When a more restrictive IFG definition (i.e., FPG of 110–125 mg/dl) is applied, the prevalence of pre-diabetes decreases from 28.2–7.7%. Of the 20.5% of U.S. adults (n = 37.6 million) with pre-diabetes by IFG but not A1C, 79.0% (n = 29.8 million) have FPG between 100 and 109 mg/dl. Overall, 9.1% of U.S. adults have pre-diabetes by A1C but a FPG <110 mg/dl, 4.9% have A1C in the normal range but FPG of 110–125 mg/dl, and 3.4% have both pre-diabetes level A1C and FPG of 110–125 mg/dl. The test characteristics for pre-diabetes defined by A1C using FPG levels of 110–125 mg/dl rather than 100–125 mg/dl as the reference criterion, produces a lower sensitivity (45%) and specificity (90%). Further, because the prevalence of pre-diabetes is lower, as expected, the positive predictive value (27%) is lower and the negative predictive value (95%) is higher.
The prevalence of pre-diabetes by IGT was 16.5%, whereas 5.7 and 11.6% of U.S. adults have pre-diabetes via IGT despite normal FPG and A1C, respectively. However, using IGT alone would classify 24.3 and 9.4% of U.S. adults as not having pre-diabetes despite pre-diabetes by IFG and A1C, respectively. With IGT as the reference standard, the sensitivity, specificity, and positive and negative predictive values for pre-diabetes were 30, 89, 33, and 87% by A1C; 59, 79, 34, and 91% by IFG; 22, 95, 43, and 87% by A1C and IFG; and 66, 73, 31, and 92% by A1C or IFG, respectively.
Data from the current study indicate that the 2010 ADA recommendations for inclusion of A1C as an acceptable pre-diabetes diagnostic criterion will have a substantial impact on the number of U.S. adults identified as having pre-diabetes with the classification being different for nearly 50 million Americans. If providers use A1C alone, they will classify 8.9 million people who would have been considered normal by fasting glucose as having pre-diabetes. However, they will also reclassify 37.6 million people as not having pre-diabetes by A1C who would have been labeled as having pre-diabetes by the IFG criteria. This discordance is in contrast to a relatively good agreement between A1C and fasting glucose when applied to the diagnosis of diabetes (11).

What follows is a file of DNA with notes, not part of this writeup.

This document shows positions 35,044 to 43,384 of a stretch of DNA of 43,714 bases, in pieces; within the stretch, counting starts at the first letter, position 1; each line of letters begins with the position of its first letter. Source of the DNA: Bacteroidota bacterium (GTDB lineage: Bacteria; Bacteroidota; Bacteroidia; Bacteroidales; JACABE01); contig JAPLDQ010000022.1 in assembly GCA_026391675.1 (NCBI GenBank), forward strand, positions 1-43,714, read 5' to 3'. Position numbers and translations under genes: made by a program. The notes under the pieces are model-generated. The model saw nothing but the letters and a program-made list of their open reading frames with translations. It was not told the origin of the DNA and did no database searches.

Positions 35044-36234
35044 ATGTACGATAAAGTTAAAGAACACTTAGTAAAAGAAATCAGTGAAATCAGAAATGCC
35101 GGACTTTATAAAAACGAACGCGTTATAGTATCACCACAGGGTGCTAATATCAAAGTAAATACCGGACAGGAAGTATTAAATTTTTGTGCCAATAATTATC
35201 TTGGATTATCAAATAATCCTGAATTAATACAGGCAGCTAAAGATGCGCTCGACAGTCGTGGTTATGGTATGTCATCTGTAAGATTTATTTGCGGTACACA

The inclusion of A1C is designed to increase the feasibility and dissemination of diabetes screening because it eliminates the need for fasting before testing. This practical advantage is likely to be well received by primary care providers working in environments with increasing constraints. Because A1C, FPG, and OGTT are all considered acceptable diagnostic tests for pre-diabetes by the ADA, there may be a strong shift toward using A1C alone to identify patients with pre-diabetes and diabetes. Recent data demonstrating A1C as an independent predictor of incident cardiovascular disease and death in addition to diabetes will only reinforce this shift (12). The current data suggest that further discussion is needed because using A1C alone will lead to a reclassification as normal of many patients who previously (i.e., using IFG) were considered to have pre-diabetes. This reclassified group includes a large number of individuals (n = 8 million) with fasting glucose in the range of 110–125 mg/dl. Fasting glucose in this range is associated with a substantially higher risk for diabetes incidence (5–7 times greater than that with fasting glucose of 100–109 mg/dl) (13). Whereas combined use of either IFG or A1C as the criteria of pre-diabetes would be more sensitive, it would eliminate the practical advantages of using A1C alone.
It is important to recognize that either criterion (fasting glucose or A1C) is a diagnostic test, not a traditional screening test in that it is not compared with a true criterion standard. Astute clinicians may recognize the shortcomings of each test; however, many providers will probably choose only one or the other for use in practice. The clinical guidelines do not comment on the need for follow-up testing for pre-diabetes. This situation increases the likelihood of higher degrees of variation in screening practices with a possibility of more confusion among providers and patients. Educational interventions may need to be developed to help primary care providers and patients understand the advantages and shortcomings of each test used alone or in combination.